Barbie is a feminist, & she always has been

Despite her flaws, the iconic doll has always been a signal to young girls that they can accomplish anything

Barbie is more than her body.

Girls start to feel the effects of the patriarchy from the moment they first walk through a toy aisle.

Boys are encouraged to play with toys which inspire curiosity and adventurism, like LEGO or Nerf toys. Girls, on the other hand, tend to get stuck with baby dolls or kitchen sets—toys geared toward homemaking.

In recent years, companies that have historically only marketed toward boys have come out with new toys aimed at girls. Toys that convey harmful stereotypes about women are rightly being called out and criticized. At the heart of this criticism, however, there’s a flaw.

When we think of the absolute worst toy that you could give a young girl while trying to avoid stereotyping, we think of the Barbie doll. It’s time we examine why that’s wrong.

Barbie is a feminist, and she always has been.

For years people have been saying that Barbie, with her unrealistic proportions and wild materialism, is a bad influence on young girls. Even newer additions—dolls with a wider array of body types and skin tones—have been attacked for making young girls feel as if their looks are all that matters. But perhaps it’s ironic that, in the name of feminism, all we can talk about when it comes to Barbie is her body.

It’s a doll. Certainly, it’s a product of sexism that most dolls have insanely thin waists and long legs, but at the end of the day, dolls aren’t supposed to look like real people. And with new lines that speak to girls of all shapes, sizes, and colours constantly being released, it’s a problem Barbie is actively addressing.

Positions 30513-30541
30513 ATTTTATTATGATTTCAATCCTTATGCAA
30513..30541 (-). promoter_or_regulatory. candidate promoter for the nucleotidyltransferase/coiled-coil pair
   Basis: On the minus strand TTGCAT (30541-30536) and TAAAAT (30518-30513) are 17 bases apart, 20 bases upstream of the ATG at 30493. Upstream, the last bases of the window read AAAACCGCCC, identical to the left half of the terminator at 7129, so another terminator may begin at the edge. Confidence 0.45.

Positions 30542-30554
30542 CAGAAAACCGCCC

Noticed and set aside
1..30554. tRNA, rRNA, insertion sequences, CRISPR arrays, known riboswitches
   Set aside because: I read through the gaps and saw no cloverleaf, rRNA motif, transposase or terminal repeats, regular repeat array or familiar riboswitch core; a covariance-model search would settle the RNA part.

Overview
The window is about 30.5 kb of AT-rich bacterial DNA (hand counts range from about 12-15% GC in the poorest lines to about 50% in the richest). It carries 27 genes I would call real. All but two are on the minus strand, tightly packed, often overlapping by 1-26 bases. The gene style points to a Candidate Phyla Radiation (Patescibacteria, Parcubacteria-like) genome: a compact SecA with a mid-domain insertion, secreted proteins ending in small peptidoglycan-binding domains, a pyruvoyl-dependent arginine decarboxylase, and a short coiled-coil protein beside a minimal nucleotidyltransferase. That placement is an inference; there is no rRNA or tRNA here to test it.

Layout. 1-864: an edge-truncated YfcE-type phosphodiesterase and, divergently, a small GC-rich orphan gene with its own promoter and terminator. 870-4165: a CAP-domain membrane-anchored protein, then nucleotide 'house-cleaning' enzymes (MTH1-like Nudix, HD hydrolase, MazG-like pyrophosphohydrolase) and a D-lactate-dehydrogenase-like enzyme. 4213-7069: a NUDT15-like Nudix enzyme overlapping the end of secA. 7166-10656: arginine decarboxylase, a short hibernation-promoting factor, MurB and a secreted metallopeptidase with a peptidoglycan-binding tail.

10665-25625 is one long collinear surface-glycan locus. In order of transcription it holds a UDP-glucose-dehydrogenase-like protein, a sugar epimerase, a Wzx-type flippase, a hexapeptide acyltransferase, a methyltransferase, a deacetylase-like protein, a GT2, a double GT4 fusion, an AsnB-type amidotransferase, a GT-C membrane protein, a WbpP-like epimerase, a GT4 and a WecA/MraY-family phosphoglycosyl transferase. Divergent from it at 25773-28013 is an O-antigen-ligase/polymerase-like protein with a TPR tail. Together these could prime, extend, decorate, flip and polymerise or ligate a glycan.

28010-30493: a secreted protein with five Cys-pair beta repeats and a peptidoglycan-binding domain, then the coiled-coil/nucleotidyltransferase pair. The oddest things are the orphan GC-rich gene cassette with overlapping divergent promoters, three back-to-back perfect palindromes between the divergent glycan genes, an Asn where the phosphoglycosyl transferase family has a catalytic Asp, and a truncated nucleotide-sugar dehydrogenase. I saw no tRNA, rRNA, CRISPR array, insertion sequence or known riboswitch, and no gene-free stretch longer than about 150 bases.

Beyond her body, Barbie has always been a revolutionary and unstoppable force. She’s never been limited to a homemaker, nor has she ever enforced the notion that there’s a single ‘ideal’ lifestyle that girls should strive for. She’s a symbol that girls can achieve anything. She’s had over 200 careers, from president to astronaut. Her slogan is “Be who you wanna be.”

None of these traits are products of Barbie aligning herself with mainstream feminism. She’s put in the work since her debut, when the idea that girls could do anything was relentlessly extinguished.

In 1963, the US passed the equal pay act. At that point, it was still taboo for women to work outside of the home, and even more taboo for little girls to aspire to be working women. That same year, Barbie released an Executive doll: finally, girls could play with a doll that not only worked outside of the home, but held a position of power. Though they may not have sent as strong a message, before the Executive doll, Barbie had two other careers as a fashion model and fashion designer.

Similarly, though girls’ dolls still blindingly lack colour, Barbie has been releasing Black fashion dolls since 1980, and has expanded to encompass many more identities. For those girls who have the privilege of being able to afford a Barbie doll, they can find one that looks like them.

These dolls may still look too perfect, and Barbie may still be far from a perfect role model, but Barbie dolls are both comforting and inspirational to girls. To completely dismiss Barbie because she’s not a flawless feminist is devaluing the positive impact she’s had on many childhoods.

While Barbie certainly works to hold up oppressive standards of beauty, that’s not all she does. Barbie has always been revolutionary in allowing young girls to envision themselves as anything they want to be. Now, with expansions to the Barbie collection, her message is reaching more and more girls than ever before. That’s undoubtedly a good thing.


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